Wednesday, April 13, 2011

The Goods

After the buttonholes were finished, I spent the rest of the day in the trim, button and notions shops. I also went to the more expensive fabric shops (where I would be broadening my fabric horizons more than acquiring). On the second day, I would return and do the rest of the fabric stores. My reasoning for this plan was that I was meeting the Preacher for a play on Broadway that evening and didn't want to be loaded down with bulky bags of fabric. Buttons and trim are easier to stash away.

So, let's get to the good stuff...

NYC Goods

Clockwise from top left: striped ribbons in two different colorways, likely will become hairbows for my girls; flower printed webbing for a tote bag for older daughter; D-rings and latches for tote bags, wristlets, or purses; brown ribbon, likely for me but I have no specific intention for it right now (it looks like denim up close).

NYC Goods
Picot-edged and fold-over elastics

I find the elastic selection at my local fabric store very bleak. I was tempted to buy so much elastic, but also felt like getting the proper elastic is rather project-specific. These few seemed both safe enough to be used up easily and also interesting to me.

NYC Fabric

These are all shirting fabrics from various stores. Most of this is just to add to the stash - I have no imminent projects planned for them. The chambray, however, is the exception. I have several projects "planned" for that chambray (dress, shirt, shorts, skirt, etc) - so hard to decide which to do! All of them would probably be overkill and I don't have enough yardage, but I love chambray and I particularly love the shade of this one.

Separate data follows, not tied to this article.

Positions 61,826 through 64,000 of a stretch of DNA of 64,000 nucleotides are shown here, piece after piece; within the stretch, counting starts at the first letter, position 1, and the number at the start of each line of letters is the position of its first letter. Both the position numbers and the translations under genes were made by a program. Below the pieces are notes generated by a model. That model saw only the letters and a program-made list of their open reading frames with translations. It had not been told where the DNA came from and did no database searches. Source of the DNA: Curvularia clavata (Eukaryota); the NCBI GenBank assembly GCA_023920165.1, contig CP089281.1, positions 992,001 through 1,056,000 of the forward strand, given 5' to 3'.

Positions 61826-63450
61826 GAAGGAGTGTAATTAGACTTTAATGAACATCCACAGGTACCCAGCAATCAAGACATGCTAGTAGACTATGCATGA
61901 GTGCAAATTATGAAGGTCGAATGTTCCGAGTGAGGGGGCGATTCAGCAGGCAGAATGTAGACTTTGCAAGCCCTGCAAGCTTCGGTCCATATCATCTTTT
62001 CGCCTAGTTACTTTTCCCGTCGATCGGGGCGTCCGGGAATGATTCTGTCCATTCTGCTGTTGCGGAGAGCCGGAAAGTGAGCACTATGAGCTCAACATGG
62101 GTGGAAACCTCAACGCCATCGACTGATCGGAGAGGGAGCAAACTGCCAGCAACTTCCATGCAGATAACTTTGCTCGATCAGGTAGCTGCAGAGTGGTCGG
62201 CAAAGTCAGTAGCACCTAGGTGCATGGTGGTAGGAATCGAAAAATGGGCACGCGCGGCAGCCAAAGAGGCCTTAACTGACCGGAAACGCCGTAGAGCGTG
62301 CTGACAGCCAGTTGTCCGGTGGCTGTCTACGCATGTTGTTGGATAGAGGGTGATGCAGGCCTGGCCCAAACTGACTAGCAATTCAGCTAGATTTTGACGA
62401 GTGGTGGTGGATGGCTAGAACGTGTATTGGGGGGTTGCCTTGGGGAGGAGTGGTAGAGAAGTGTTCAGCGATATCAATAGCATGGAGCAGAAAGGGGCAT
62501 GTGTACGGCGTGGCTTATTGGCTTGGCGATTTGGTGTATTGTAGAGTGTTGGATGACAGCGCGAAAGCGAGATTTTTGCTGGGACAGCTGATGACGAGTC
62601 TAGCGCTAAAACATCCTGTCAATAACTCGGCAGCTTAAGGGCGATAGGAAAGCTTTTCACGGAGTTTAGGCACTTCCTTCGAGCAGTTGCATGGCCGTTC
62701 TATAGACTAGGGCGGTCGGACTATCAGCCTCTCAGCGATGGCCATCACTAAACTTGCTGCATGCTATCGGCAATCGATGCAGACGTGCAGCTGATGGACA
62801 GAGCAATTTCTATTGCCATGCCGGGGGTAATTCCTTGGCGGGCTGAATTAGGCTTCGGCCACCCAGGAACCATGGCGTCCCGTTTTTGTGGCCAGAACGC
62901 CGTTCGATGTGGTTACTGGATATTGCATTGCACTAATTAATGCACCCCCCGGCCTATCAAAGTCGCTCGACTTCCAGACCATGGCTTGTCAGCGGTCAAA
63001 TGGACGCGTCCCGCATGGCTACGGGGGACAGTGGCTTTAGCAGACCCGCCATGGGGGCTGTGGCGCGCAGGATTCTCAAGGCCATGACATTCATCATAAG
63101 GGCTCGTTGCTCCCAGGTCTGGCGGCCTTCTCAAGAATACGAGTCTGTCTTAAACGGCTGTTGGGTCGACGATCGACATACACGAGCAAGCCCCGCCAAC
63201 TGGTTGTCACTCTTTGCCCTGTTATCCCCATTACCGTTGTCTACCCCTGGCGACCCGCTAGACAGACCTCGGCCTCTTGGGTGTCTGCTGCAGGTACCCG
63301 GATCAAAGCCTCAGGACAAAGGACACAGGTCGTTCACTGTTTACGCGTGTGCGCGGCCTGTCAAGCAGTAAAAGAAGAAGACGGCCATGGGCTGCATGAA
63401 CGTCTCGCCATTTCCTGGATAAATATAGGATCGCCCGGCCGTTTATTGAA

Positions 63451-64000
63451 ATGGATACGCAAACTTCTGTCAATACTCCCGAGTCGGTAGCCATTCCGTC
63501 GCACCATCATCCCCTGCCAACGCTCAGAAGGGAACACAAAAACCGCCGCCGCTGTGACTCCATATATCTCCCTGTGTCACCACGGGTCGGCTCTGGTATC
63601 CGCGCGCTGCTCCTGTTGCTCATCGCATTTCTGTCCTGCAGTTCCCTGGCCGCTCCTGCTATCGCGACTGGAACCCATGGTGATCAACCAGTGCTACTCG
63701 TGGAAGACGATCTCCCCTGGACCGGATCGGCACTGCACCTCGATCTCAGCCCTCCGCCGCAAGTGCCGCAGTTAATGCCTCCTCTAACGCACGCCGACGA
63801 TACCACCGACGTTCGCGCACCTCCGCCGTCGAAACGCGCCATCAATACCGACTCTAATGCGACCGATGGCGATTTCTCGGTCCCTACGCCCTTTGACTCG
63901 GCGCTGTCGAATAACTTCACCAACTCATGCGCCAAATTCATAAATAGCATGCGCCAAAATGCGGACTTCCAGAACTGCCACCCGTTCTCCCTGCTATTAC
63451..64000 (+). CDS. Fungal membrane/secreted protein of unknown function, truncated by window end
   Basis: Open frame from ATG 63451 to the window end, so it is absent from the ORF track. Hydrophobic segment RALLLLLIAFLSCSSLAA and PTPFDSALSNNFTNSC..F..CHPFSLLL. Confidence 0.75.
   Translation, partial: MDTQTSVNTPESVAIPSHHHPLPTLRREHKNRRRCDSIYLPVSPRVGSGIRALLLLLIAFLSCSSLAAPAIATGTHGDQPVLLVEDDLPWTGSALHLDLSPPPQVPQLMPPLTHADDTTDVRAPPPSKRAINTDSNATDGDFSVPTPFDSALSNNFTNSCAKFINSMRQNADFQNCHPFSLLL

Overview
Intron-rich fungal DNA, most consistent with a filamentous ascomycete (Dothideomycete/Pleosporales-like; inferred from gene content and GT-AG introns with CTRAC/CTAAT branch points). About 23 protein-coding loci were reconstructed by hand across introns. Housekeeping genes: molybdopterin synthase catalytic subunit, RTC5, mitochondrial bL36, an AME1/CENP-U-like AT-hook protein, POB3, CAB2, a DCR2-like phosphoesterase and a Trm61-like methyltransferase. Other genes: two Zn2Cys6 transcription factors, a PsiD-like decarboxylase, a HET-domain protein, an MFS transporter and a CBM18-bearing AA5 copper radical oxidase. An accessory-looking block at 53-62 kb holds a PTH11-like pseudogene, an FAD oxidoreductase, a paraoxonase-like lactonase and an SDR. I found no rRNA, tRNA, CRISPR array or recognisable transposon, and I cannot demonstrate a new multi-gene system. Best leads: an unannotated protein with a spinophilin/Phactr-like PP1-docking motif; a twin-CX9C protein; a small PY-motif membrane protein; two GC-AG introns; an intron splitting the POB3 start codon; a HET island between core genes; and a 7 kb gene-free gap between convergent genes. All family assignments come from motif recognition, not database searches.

NYC Fabric

These are the knits I purchased. The white piece is already cut up into two different summer tops. Strange to go all the way to NYC for white jersey, but this was less than a third of what I'd pay for it here. I'm not sure exactly what I'll do with the navy stripe (I know it looks black here, but it's navy) and the green print will be a dress, but I'm not sure what season it will be for.

NYC Fabric

Here we have the only bottomweights I bought. The white piece is a heavy stretch denim so I can try Jalie 2908. The plaid is a stretch woven that I'd like to turn into a summer skirt.

NYC Fabric

I purchased the orange necktie silk in a fit of inspiration when I went in Beckenstein. That store is incredible. And so far out of my league. But, the silk was a good deal and I thought making a necktie for the Preacher would be a good challenge. The gray fabric is from another shop and is for the lining.

NYC Fabric

I fell hard for this gray and yellow patchwork fabric. It seemed so summery to me and so different from anything else in my closet. It will likely become a skirt as well, but I haven't decided on a pattern. The gray knit is bamboo and beautifully soft. It will become a top to wear with the skirt.